Friday, March 17, 2017

Cuba: The beautiful

In the two weeks since our return from Cuba, we have pored over our photos, and remembered, again and again, every moment. We agree it was, maybe, our best trip ever. We have realized how little we knew and that what preconceived ideas we had didn't quite line up with reality. We went with open minds and hearts and realize that our brief time, while enlightening in many ways, was a mere glimpse of a complex culture. What I keep remembering, though, are moments of grace and beauty, that are a thread, a theme. Art, in all its incarnations, is, it seems, Cuba's heart. Music everywhere. Not the kind of elevator music we experience in our "everywhere" but real, live, excellent music—the violinist in the breakfast room, the guitarist in the square, the combo on the patio, the chamber orchestra in the museum.

Art everywhere—

In Havana we visited a professional dance company, housed in a derelict old building with boarded up windows and dangerous stairs, but the young dancers thrilled and amazed

In Cienfuegos we fell in love with a company of children carrying forward traditional dance of Cuba.

In Santa Clara, Senior Citizens taught us the basics of traditional Cuban danzón.

Most beautiful, in Cuba, are the people. Did you expect them to be downtrodden, heavily burdened by an oppressive system, suffering? I confess, I kind of did expect that, but it is not what I saw. What I saw was a vibrant spirit, humor, intelligence, pride and an enthusiasm for life.

And for natural beauty, it is just hard to beat a tropical island.

So, I will finish my Cuba posts with this iconic Cuban image—Havana sunset along the Malecon.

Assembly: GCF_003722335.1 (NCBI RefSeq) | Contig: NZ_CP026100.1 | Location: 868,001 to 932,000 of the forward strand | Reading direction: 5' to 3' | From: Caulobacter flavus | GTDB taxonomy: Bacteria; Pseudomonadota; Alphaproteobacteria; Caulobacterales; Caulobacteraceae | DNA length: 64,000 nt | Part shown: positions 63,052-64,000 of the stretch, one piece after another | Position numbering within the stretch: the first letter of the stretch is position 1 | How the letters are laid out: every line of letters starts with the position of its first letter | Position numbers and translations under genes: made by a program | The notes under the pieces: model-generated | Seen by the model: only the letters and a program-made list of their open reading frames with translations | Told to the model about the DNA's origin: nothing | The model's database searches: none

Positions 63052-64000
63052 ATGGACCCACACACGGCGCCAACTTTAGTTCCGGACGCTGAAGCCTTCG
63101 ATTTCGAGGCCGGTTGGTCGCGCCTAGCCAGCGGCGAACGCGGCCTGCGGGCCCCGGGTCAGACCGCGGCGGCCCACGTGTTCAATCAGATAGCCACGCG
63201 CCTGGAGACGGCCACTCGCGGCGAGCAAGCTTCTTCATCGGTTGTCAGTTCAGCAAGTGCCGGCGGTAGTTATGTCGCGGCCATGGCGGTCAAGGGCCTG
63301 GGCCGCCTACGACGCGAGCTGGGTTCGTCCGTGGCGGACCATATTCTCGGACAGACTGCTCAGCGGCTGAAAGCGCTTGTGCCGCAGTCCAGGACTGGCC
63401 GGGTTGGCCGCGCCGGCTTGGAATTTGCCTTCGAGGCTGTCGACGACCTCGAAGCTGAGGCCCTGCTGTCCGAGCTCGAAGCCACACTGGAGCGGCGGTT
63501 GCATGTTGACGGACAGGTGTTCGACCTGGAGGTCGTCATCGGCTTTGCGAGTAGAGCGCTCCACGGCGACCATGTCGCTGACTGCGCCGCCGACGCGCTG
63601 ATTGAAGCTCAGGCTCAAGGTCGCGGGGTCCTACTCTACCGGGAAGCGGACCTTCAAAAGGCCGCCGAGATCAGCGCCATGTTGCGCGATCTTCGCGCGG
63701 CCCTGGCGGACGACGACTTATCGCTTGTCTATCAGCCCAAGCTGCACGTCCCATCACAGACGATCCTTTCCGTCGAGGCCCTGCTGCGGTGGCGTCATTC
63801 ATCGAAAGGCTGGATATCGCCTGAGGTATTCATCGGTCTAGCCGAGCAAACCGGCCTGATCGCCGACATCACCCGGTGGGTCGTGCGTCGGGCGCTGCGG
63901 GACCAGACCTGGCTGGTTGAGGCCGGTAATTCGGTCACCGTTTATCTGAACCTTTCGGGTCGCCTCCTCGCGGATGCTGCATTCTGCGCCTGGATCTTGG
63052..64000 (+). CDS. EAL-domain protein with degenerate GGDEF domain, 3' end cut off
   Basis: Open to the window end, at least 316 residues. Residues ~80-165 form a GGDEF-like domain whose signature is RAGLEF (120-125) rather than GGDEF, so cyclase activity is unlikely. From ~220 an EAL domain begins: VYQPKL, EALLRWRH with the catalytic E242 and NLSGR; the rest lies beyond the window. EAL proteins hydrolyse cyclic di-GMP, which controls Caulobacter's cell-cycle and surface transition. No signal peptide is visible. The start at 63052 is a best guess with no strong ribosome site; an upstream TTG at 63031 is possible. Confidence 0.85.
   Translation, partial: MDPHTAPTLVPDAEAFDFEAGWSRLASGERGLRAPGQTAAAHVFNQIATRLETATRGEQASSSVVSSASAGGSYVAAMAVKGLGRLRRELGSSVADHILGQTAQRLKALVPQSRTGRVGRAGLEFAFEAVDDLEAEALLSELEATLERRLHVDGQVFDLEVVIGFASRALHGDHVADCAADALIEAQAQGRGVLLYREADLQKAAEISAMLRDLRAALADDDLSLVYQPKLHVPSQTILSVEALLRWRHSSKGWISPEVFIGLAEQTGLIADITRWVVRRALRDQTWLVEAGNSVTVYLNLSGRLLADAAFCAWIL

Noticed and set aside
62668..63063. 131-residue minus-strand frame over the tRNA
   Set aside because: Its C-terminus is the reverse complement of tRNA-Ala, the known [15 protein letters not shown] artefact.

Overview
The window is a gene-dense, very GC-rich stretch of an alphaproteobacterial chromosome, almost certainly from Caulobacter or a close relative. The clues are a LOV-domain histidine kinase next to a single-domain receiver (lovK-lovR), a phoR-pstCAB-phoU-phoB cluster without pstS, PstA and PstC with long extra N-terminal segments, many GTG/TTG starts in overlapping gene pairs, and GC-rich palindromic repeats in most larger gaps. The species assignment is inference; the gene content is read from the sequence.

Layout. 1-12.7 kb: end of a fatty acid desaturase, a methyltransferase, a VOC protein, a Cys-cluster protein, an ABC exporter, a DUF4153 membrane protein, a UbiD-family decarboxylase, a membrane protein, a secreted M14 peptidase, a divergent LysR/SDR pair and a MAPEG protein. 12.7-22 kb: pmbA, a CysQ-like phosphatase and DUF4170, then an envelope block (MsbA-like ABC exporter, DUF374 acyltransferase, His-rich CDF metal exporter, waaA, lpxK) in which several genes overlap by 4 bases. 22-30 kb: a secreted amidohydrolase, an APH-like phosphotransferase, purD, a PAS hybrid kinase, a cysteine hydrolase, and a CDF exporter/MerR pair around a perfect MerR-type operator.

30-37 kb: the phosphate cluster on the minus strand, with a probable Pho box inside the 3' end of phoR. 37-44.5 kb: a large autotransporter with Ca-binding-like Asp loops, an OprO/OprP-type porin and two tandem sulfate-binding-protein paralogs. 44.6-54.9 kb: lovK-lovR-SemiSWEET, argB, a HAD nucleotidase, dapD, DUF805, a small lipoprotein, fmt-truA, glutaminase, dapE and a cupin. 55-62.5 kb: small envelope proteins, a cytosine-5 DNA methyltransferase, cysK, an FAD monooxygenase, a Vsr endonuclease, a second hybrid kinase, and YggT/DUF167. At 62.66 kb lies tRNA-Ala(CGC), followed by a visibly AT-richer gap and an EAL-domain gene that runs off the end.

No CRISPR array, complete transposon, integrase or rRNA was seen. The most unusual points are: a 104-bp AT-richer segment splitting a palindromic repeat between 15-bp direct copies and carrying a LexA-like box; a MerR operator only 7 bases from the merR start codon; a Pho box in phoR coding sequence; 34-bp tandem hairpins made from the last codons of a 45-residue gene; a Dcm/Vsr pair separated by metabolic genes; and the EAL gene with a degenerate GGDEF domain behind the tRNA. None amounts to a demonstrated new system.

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Monday, March 13, 2017

Cuba: Life on Havana streets

Much of our time in Cuba was structured around educational activities—lectures, performances, museums, but equally interesting and wonderful, for me, was our time spent walking and riding through the streets of Havana and observing life in the city. The day we arrived we had some time, after checking into our very grand hotel, to rest or explore on our own. Ray and I chose to head out, on foot, to get a feel for the neighborhood. We found ourselves in an area of well-worn mid-century office and apartment buildings and old cars. Despite a general grittiness, I was charmed by the decorative panels inset into the sidewalks. They spoke of a definite '50s design aesthetic and seem to have held up quite well—better than most of the buildings of the same

The next day we were headed into the heart of Havana Vieja (Old Havana) and our route took us through the crowded semi-old neighborhoods, filled with the life of the city. Beautiful children, workers, public servants and elders living the lives of average Cubans. To our American eyes they may look poor, even impoverished, but our Cuban guide was quick to correct that notion. There is no unemployment, there are no homeless. Everyone eats. Everyone receives excellent free healthcare and all children attend good public schools. You may wish to debate the finer points and nuances of life in a Socialist society, and wonder how they live without the internet and free press and clean, drinkable water and so many of the things we find essential, but those first statements are basic truths about life in Cuba. We saw, of course, what they wanted us to see, but there was no denying a beautiful spirit in the people